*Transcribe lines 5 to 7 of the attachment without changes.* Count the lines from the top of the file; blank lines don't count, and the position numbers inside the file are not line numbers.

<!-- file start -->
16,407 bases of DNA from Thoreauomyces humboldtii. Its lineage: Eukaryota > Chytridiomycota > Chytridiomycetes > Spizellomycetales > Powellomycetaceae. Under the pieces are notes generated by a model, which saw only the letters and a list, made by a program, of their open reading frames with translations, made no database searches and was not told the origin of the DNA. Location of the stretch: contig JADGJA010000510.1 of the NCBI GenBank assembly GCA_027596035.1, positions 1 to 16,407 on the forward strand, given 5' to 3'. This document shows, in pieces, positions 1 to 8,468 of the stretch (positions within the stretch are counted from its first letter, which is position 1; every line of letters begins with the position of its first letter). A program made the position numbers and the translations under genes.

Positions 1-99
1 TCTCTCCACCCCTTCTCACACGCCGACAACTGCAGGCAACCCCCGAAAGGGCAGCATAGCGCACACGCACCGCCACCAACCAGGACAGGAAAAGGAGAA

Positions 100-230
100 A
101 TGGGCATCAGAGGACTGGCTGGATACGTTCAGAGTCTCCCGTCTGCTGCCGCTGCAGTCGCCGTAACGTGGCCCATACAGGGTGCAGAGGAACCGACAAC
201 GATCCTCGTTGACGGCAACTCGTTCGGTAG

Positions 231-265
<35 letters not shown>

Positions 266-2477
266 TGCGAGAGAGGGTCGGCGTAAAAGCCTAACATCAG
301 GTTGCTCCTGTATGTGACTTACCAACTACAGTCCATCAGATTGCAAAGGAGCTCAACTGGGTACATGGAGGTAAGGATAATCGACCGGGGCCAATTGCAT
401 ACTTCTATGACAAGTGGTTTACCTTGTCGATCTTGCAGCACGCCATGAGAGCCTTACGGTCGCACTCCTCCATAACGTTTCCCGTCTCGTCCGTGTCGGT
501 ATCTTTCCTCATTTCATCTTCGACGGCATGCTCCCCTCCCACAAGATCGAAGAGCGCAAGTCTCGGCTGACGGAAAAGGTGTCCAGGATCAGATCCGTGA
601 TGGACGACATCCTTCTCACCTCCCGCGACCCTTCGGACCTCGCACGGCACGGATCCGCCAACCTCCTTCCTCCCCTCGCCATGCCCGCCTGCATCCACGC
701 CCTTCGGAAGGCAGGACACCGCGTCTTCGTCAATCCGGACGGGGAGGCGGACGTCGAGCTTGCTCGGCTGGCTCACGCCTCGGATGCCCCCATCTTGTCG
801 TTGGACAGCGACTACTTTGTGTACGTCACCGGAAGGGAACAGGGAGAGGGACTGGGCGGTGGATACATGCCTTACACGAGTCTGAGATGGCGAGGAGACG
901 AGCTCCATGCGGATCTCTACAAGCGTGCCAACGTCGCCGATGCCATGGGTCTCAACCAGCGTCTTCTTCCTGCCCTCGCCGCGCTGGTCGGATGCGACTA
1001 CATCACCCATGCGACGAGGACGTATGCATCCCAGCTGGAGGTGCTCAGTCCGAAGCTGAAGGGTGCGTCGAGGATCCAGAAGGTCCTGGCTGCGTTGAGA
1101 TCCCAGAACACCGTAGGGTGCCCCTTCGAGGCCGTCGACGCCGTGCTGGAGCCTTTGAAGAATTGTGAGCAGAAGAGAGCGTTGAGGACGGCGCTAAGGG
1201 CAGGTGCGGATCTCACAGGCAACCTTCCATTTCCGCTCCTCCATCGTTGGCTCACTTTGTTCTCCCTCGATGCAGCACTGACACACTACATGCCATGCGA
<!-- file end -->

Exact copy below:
100 A
101 TGGGCATCAGAGGACTGGCTGGATACGTTCAGAGTCTCCCGTCTGCTGCCGCTGCAGTCGCCGTAACGTGGCCCATACAGGGTGCAGAGGAACCGACAAC
201 GATCCTCGTTGACGGCAACTCGTTCGGTAG